Sign & Digital Graphics

2012 Buyers Guide

Issue link: http://read.uberflip.com/i/69800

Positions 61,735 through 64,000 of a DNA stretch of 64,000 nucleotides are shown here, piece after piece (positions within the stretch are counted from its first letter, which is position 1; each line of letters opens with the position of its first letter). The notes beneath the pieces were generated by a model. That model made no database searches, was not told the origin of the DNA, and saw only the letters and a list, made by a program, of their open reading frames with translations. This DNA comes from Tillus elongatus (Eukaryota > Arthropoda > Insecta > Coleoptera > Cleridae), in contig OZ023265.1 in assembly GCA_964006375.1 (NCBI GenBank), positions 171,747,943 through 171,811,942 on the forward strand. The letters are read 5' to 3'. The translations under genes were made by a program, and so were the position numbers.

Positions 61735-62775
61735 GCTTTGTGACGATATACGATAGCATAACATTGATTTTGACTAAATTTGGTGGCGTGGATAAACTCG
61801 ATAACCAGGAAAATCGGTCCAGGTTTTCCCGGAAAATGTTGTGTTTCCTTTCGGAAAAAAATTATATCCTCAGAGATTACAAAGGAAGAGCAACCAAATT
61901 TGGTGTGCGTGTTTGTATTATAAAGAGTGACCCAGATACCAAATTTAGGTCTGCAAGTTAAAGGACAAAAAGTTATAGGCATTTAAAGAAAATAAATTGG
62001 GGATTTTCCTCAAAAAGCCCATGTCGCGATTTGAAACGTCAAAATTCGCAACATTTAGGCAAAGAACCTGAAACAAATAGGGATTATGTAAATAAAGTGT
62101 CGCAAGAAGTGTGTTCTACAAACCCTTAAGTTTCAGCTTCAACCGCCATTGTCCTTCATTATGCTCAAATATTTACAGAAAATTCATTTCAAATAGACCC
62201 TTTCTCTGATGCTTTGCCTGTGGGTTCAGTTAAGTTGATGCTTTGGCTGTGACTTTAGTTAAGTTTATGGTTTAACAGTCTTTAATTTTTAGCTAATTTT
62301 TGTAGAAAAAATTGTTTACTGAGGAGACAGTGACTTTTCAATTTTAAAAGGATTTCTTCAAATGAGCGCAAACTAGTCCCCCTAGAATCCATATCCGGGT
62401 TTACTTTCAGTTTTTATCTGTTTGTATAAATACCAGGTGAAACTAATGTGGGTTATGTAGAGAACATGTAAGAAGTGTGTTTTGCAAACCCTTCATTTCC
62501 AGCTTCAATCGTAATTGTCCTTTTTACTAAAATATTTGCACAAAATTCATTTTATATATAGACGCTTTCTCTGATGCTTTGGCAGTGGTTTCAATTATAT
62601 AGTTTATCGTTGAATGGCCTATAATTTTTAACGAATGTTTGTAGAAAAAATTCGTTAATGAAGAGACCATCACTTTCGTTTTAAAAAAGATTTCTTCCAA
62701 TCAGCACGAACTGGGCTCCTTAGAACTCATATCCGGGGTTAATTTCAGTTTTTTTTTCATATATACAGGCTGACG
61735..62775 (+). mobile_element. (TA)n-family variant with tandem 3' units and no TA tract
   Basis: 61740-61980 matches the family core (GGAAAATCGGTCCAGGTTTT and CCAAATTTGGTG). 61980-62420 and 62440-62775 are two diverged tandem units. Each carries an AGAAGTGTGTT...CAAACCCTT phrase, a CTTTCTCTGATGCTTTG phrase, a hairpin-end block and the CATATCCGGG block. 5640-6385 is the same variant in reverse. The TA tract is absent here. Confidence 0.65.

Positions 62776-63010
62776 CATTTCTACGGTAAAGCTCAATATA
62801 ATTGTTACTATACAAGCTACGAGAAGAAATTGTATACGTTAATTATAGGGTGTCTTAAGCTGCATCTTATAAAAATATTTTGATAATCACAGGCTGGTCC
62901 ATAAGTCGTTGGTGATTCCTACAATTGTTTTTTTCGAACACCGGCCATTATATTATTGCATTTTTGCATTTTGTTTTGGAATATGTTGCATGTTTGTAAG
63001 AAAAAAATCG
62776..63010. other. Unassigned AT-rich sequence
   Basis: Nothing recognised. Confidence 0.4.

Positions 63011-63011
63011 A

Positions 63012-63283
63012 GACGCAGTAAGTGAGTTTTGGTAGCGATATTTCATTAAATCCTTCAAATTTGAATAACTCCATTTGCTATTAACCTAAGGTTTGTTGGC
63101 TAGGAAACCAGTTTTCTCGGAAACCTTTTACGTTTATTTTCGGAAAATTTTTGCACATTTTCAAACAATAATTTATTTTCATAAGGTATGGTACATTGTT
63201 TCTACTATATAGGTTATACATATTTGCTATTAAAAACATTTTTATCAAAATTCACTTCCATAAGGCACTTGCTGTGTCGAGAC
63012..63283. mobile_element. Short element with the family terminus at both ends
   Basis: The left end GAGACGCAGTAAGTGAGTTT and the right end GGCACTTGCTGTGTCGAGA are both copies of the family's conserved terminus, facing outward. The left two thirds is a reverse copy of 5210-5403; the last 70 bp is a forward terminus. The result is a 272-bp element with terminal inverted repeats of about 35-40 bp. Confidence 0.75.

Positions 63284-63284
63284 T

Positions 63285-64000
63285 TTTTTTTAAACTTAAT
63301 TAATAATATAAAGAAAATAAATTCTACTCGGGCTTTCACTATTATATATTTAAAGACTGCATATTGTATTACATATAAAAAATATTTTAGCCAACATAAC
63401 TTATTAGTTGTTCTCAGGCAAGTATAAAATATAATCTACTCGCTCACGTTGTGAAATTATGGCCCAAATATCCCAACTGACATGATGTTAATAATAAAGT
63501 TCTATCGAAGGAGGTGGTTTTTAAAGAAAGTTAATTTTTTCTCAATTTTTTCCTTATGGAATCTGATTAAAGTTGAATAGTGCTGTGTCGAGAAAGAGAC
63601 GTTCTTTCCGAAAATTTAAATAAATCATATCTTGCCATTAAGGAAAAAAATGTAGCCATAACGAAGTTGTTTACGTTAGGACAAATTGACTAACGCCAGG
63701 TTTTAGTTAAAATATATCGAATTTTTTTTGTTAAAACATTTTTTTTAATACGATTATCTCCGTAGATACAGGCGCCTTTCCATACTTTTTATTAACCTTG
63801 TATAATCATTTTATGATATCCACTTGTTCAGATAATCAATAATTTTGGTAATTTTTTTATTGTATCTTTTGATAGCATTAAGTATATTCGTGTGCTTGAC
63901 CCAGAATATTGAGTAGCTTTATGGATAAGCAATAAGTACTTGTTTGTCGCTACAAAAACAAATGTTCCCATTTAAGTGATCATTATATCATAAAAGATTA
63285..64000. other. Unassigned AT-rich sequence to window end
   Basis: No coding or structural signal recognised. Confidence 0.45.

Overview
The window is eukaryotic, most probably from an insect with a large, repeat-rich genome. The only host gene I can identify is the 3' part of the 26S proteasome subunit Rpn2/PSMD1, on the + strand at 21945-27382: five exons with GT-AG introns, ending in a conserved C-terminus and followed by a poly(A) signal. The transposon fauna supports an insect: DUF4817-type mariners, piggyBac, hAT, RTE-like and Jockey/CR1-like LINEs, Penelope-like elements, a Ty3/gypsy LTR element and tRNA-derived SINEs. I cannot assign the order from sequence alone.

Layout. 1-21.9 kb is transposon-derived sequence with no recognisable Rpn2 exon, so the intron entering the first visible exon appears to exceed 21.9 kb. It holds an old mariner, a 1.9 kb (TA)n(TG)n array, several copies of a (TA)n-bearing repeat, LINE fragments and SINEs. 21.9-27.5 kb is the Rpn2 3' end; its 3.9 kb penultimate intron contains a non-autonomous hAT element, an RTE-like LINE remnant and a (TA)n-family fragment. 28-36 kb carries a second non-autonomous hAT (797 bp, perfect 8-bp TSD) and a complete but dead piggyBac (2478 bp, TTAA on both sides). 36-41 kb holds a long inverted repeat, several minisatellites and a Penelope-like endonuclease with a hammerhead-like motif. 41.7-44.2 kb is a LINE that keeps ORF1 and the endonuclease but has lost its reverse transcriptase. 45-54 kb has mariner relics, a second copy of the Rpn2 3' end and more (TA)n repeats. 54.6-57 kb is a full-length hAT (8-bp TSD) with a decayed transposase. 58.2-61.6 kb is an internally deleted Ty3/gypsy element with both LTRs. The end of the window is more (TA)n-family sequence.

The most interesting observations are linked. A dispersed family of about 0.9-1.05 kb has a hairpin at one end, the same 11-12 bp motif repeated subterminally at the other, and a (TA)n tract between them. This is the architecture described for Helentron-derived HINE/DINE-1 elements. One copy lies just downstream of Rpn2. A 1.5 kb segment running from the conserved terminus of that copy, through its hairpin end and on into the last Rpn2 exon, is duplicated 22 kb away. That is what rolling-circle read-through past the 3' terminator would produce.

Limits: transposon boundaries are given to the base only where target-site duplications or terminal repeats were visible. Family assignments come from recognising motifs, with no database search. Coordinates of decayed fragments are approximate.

Contents of this Issue

Navigation

Page 73 of 103